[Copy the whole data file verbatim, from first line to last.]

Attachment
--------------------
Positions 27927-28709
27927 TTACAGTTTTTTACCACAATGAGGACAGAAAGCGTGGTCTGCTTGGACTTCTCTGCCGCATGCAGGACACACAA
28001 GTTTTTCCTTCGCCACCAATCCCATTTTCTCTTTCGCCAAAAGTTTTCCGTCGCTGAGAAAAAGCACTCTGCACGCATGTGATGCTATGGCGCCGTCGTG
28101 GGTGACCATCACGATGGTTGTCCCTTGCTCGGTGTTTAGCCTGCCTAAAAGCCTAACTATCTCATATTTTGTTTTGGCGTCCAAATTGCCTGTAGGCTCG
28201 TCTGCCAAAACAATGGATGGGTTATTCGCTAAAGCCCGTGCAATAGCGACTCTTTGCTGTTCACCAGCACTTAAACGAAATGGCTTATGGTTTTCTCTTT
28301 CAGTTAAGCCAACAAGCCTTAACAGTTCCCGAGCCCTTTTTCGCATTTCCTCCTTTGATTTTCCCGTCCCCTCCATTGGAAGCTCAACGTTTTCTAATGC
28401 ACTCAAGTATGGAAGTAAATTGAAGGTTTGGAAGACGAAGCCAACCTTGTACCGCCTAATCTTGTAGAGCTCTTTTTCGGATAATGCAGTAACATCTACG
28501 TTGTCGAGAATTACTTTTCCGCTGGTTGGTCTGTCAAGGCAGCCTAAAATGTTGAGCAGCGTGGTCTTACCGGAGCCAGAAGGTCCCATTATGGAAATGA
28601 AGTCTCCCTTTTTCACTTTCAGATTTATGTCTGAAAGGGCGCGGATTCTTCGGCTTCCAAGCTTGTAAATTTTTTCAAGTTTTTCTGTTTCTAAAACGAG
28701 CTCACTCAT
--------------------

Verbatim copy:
Positions 27927-28709
27927 TTACAGTTTTTTACCACAATGAGGACAGAAAGCGTGGTCTGCTTGGACTTCTCTGCCGCATGCAGGACACACAA
28001 GTTTTTCCTTCGCCACCAATCCCATTTTCTCTTTCGCCAAAAGTTTTCCGTCGCTGAGAAAAAGCACTCTGCACGCATGTGATGCTATGGCGCCGTCGTG
28101 GGTGACCATCACGATGGTTGTCCCTTGCTCGGTGTTTAGCCTGCCTAAAAGCCTAACTATCTCATATTTTGTTTTGGCGTCCAAATTGCCTGTAGGCTCG
28201 TCTGCCAAAACAATGGATGGGTTATTCGCTAAAGCCCGTGCAATAGCGACTCTTTGCTGTTCACCAGCACTTAAACGAAATGGCTTATGGTTTTCTCTTT
28301 CAGTTAAGCCAACAAGCCTTAACAGTTCCCGAGCCCTTTTTCGCATTTCCTCCTTTGATTTTCCCGTCCCCTCCATTGGAAGCTCAACGTTTTCTAATGC
28401 ACTCAAGTATGGAAGTAAATTGAAGGTTTGGAAGACGAAGCCAACCTTGTACCGCCTAATCTTGTAGAGCTCTTTTTCGGATAATGCAGTAACATCTACG
28501 TTGTCGAGAATTACTTTTCCGCTGGTTGGTCTGTCAAGGCAGCCTAAAATGTTGAGCAGCGTGGTCTTACCGGAGCCAGAAGGTCCCATTATGGAAATGA
28601 AGTCTCCCTTTTTCACTTTCAGATTTATGTCTGAAAGGGCGCGGATTCTTCGGCTTCCAAGCTTGTAAATTTTTTCAAGTTTTTCTGTTTCTAAAACGAG
28701 CTCACTCAT